Just as we find people still determined in saying that the treaties give Europe the character of a neoliberal body, we also find those pig-headed enough to deny that these treaties entail the slightest loss of sovereignty – as I recently experienced in a chance meeting with a Socialist MP, whose name I won’t mention, out of Christian charity. This is inherent to the treaties themselves, whose first characteristic, let’s remind ourselves, owes to the (monstrous) fact that they constitutionalised the substantial contents of economic policy; and for these people not to have seen that it’s inherent to the treaties, they must not be too aware of how the negotiations have played out since 2011, and particularly over these last few weeks. After all, the Troika was not happy just to impose a delirious macroeconomic framework, but was also hell-bent on imposing its specific details – and itself deciding on the finer points of tax rises and spending cuts; that is, on directly taking command of everything.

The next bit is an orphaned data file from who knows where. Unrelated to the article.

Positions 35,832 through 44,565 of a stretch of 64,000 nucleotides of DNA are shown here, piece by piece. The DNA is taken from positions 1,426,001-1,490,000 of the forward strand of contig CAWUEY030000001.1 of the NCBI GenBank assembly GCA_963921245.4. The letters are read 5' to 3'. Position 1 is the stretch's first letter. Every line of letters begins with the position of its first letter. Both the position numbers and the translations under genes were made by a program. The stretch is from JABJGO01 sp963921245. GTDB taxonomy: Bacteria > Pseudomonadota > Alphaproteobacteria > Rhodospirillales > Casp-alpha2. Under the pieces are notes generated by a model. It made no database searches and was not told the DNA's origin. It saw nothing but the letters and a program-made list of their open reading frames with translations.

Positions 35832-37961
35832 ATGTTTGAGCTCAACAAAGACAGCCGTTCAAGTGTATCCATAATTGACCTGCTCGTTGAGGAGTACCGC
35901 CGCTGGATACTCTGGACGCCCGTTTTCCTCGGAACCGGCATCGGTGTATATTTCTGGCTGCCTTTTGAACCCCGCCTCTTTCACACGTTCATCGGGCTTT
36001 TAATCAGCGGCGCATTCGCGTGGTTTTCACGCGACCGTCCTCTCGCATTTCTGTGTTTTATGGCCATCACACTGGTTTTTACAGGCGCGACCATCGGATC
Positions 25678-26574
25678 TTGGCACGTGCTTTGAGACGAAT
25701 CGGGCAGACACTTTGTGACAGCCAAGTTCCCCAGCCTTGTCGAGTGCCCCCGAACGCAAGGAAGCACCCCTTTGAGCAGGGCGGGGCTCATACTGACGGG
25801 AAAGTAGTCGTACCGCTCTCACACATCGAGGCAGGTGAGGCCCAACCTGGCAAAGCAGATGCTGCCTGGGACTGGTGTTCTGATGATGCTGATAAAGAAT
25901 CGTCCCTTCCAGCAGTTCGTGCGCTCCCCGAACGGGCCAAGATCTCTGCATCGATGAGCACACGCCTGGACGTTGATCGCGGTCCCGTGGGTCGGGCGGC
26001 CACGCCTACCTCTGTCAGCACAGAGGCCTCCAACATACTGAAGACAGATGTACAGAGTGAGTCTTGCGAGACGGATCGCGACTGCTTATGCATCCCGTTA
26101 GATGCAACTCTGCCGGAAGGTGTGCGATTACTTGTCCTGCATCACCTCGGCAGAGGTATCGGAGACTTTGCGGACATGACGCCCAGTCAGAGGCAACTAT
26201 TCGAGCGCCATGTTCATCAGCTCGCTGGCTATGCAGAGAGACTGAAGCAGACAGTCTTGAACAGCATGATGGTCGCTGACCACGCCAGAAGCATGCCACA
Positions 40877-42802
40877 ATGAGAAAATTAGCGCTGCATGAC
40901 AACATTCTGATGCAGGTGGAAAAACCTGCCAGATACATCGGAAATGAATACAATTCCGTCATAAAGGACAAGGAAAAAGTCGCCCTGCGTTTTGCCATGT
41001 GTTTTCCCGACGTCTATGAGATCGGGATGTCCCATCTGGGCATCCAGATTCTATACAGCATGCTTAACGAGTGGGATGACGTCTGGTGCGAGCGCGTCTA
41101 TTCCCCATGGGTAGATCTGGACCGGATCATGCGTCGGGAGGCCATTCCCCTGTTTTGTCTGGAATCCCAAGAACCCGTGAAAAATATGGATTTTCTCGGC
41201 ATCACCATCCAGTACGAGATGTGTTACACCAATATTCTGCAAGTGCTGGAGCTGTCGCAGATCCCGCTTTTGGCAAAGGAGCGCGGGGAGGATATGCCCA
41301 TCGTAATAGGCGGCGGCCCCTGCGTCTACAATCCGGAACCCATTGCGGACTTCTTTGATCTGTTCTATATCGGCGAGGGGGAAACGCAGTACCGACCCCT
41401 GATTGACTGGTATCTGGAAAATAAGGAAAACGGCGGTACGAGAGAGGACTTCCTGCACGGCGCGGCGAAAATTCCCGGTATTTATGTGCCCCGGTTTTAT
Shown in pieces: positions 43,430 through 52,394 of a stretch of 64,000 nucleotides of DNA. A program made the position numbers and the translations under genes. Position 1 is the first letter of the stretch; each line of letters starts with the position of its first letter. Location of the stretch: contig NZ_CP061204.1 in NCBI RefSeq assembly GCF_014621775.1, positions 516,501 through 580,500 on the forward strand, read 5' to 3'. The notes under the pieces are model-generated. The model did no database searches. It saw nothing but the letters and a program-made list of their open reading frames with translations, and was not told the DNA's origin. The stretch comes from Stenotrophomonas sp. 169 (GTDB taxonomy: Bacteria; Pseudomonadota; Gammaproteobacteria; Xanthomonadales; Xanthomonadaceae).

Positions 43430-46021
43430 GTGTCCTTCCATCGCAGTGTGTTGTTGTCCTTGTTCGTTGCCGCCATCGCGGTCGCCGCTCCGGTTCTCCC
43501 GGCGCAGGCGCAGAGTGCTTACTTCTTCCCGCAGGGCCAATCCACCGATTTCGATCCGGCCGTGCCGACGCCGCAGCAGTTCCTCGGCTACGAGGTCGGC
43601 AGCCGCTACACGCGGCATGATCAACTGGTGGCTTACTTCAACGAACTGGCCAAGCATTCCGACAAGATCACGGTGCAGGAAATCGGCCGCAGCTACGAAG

It was not enough that the Syriza government – flying in the face of its own electoral commitments – accepted getting bogged down in the logic of the Memorandum and playing the game of budget adjustments; the Troika was not just insisting on an overall objective, but also on the manner in which it should be achieved. It’s not enough for Greece to tighten its belt by a further 1.7 percent of GDP; this has to be done in the necessary way. For example, the Troika rejected the increase in corporation tax from 26 to 29 percent, as well as the exceptional 12 percent tax on profits over €500,000, on the grounds that such measures… would kill growth! – the strangler warning his victims off wearing a scarf.  However, the Troika was intent on getting rid of the small solidarity payment helping the poorest pensioners – the lowest decile lost as much as 86 percent of its disposable income from 2008 to 2012 [1]… that is, all of 14 percent is left: what excess! The Troika rejected the Greek proposal to tax online gambling, but demanded an end to the subsidised diesel for farmers: loaded, they are. And all the rest.

The institutions of political hatred